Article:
How does such a good formula for such a big movie turn bad? World War Z had it all: popular source material (zombies!) and a massive star (Brad Pitt!)... but it seems to have gone so very wrong. At least that's how Laura M. Holson chronicles the June blockbuster debacle in the making in Vanity Fair's new cover story. And while the delaying of the zombie apocalypse isn't quite Warren Beatty in the Moroccan desert, VF's online excerpt today—all reshoots and blown budgets, without any glossy new Annie Leibovitz photos to be found—brings to mind the magazine's 2010 story on the making of the 80s movie disaster Ishtar.
We already know that World War Z has had its problems: Marc Forster's adaptation of the popular book required reshoots, and Paramount had to call in Damon Lindelof to fix the script. But Lindelof's new accounting to Vanity Fair sounds like a movie-maker's worst nightmare:
"I said to them, There are two roads to go down here," says Lindelof. "Is there material that can be written to make that stuff work better? To have it make sense? To have it have emotional stakes? And plot logic and all that? And Road Two, which I think is the long-shot road, is that everything changes after Brad leaves Israel." That meant throwing out the entire Russian battle scene—or about 12 minutes of footage—and crafting a new ending. "I didn’t think anyone was going to say, 'Let’s throw it out and try something else,': Lindelof recalls. "So when I gave them those two roads and they sounded more interested in Road B"—which meant shooting an additional 30 to 40 minutes of the movie—"I was like, 'To be honest with you, good luck selling that to Paramount.'"
Those problems seem almost unfixable: World War Z didn't make sense, it didn't have emotional stakes, it didn't have "plot logic." So the filmmakers tried to fix it in the most unlikely way: a massive do-over—not from scratch, exactly, but this film definitely became one of the bigger fixer-uppers in recent Hollywood history.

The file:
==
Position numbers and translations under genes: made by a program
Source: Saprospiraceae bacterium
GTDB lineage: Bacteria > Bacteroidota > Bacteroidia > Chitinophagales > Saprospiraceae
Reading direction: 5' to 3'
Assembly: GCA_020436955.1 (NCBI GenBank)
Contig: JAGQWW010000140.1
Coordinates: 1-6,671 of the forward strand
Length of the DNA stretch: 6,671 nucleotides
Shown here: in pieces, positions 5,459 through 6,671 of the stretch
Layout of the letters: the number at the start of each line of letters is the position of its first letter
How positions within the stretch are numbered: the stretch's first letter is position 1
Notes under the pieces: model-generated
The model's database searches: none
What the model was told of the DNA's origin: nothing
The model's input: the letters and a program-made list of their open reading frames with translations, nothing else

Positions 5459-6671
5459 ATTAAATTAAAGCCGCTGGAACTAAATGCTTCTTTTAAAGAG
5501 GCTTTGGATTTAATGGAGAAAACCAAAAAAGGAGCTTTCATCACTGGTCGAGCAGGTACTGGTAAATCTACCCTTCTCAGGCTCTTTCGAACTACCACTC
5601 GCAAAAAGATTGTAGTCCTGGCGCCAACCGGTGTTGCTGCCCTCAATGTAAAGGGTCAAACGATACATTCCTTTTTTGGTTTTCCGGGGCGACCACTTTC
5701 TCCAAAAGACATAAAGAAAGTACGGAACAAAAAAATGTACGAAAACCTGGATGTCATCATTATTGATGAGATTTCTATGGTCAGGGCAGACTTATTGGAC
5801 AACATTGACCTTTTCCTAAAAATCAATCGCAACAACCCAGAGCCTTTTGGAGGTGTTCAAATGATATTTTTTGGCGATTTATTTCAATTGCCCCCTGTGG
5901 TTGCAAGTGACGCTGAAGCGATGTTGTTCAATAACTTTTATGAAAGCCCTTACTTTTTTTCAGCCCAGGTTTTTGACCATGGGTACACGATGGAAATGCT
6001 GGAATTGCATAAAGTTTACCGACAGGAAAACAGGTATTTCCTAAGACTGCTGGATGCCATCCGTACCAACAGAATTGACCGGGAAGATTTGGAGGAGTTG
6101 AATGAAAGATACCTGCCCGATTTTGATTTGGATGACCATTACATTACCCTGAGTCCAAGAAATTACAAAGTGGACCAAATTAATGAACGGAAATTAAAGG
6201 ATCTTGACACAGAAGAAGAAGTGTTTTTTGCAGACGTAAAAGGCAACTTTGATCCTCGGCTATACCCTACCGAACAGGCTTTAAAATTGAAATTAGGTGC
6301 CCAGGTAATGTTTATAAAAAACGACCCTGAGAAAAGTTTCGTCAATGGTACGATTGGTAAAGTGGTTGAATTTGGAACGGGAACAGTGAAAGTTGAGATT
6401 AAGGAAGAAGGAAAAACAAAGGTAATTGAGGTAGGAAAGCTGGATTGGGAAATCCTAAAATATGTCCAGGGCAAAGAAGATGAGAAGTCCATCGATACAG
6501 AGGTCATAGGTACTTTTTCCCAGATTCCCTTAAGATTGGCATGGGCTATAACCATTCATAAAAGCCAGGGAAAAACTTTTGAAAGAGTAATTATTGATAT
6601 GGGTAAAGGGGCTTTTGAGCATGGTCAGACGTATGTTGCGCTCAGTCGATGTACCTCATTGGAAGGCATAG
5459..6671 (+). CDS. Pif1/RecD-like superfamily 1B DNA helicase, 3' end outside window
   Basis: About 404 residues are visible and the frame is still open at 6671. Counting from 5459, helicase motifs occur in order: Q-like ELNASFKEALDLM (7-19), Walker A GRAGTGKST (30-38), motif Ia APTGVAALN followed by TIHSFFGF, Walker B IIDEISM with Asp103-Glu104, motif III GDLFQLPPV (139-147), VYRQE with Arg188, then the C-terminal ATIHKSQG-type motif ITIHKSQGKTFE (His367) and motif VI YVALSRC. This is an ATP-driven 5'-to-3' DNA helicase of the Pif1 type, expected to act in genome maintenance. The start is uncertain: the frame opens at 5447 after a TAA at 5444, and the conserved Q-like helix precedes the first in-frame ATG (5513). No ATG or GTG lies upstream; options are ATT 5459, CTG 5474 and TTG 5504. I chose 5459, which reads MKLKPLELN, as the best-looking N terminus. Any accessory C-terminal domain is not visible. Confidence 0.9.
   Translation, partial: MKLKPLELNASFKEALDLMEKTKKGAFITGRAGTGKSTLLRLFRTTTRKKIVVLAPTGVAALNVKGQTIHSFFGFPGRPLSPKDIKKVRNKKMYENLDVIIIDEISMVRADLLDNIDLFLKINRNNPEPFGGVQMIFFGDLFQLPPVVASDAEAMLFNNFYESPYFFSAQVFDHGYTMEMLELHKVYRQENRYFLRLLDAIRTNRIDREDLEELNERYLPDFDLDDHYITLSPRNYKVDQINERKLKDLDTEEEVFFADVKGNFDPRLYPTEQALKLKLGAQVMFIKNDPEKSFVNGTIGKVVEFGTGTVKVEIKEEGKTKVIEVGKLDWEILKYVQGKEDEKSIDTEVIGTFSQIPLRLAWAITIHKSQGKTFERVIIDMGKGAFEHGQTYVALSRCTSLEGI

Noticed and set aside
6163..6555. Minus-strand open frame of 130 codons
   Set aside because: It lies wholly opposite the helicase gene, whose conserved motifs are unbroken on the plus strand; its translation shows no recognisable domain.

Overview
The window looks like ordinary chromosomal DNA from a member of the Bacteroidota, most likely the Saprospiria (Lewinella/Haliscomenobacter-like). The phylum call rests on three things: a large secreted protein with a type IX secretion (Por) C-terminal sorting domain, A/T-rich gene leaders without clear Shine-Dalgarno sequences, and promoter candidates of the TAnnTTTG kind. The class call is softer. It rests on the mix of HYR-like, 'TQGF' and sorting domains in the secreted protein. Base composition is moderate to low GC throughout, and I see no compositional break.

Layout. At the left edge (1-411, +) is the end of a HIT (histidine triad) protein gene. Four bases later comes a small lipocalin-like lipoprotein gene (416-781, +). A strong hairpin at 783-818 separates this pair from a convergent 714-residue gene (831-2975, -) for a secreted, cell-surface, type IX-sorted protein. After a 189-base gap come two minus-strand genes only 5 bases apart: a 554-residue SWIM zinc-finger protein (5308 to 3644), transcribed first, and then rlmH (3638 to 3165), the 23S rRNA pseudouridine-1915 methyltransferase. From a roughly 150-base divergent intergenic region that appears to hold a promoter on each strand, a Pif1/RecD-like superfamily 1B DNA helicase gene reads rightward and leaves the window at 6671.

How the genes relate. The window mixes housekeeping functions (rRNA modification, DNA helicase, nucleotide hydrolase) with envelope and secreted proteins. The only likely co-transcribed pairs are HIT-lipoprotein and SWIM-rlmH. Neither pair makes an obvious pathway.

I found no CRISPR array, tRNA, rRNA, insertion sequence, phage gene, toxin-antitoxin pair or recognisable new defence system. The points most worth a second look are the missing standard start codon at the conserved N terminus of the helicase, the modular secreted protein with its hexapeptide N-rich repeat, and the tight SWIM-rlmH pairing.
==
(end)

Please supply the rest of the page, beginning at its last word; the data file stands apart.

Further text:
According to Holson, the production also threw around money willy nilly: at one point, when the film was shutting down in Malta, "the wrap-up crew found a stack of purchase orders related to the cast and extras that had been casually tossed into a desk drawer and forgotten; the amount totaled in the millions of dollars."
World War Z's increasingly clear problems aren't quite analogous to Ishtar, the notorious Beatty/Dustin Hoffman picture that became the ultimate Hollywood disaster story when it bombed in 1987, but there are notable similarities from production: a pet project of a big movie star, enormous overhead, exotic locales, a frustrated studio.
With a summer that looks chock full of good blockbusters—Man of Steel, Elysium—World War Z could be the one that just doesn't work. The next question is: Can it make back any of that estimated $200 million budget at the box office?
This article is from the archive of our partner The Wire.